Evolving Issues for Analysis
CED-82-15: Published: Jan 6, 1982. Publicly Released: Jan 6, 1982.
- Full Report:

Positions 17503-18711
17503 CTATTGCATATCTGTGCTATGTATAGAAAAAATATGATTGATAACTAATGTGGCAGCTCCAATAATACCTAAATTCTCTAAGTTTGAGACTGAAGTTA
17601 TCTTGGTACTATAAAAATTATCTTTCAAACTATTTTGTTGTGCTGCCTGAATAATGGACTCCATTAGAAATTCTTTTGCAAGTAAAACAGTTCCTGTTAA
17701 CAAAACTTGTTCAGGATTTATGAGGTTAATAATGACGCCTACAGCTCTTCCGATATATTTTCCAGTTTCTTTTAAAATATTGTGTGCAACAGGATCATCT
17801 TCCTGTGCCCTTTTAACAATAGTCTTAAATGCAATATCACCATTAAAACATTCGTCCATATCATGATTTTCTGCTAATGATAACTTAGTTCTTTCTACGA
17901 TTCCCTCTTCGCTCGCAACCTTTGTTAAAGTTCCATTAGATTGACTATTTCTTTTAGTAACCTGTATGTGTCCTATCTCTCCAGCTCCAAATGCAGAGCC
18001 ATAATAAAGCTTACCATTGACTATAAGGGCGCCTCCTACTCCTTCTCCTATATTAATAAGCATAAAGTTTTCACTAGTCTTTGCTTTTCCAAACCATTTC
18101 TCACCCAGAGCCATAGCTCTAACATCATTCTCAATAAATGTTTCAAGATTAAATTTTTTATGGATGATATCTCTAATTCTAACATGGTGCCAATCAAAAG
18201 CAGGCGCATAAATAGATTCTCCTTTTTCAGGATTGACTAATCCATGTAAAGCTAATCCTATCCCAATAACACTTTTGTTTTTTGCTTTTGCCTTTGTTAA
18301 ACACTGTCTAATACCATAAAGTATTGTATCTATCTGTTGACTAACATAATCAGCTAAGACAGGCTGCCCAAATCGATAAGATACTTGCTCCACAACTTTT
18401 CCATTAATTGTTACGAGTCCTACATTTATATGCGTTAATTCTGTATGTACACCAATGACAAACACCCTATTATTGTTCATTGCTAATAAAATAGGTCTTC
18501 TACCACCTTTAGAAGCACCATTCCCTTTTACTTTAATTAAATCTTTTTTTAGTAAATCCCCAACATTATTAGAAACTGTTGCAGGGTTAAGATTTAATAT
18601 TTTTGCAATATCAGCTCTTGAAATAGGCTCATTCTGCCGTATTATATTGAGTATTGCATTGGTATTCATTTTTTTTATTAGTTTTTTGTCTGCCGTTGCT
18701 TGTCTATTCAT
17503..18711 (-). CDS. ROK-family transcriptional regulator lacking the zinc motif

The diversity of transportation programs, problems, and policy issues and their changing nature influences the scope and direction of GAO plans for auditing Federal transportation programs. A staff study was made based on a current assessment of the major factors affecting the economic viability and efficiency of U.S. transportation systems. It discussed selected major issues which GAO audit work must address and summarized related audit work discussing long-range trends in energy, the environment, and new technology which will affect transportation in the future. The most difficult transportation problems frequently affect several transportation modes and involve the interaction among transportation modes. In its study, GAO addressed: (1) the control of mass transit costs and increasing transit revenues; (2) assuring adequate rail service for the Northeast and Midwest; (3) the effectiveness of Federal traffic safety programs; (4) the effectiveness of programs for fuel economy and consumer protection for automobile owners; (5) the impact of deregulation of truck, rail, and household goods moving industries on shippers and consumers; (6) Federal responsibilities for the national aviation system; (7) the cost and need for rail passenger service; and (8) cost-effective ways to revitalize the U.S. merchant marine and shipbuilding industries. In the light of Administration proposals to reduce Federal spending in the transportation areas and cutback regulations, congressional needs and interests are shifting rapidly in the area of transportation. The outcome of the congressional actions on the Administration's proposals will not be clear for some time but could result in substantial shifts in the nature and focus of GAO audit work in transportation.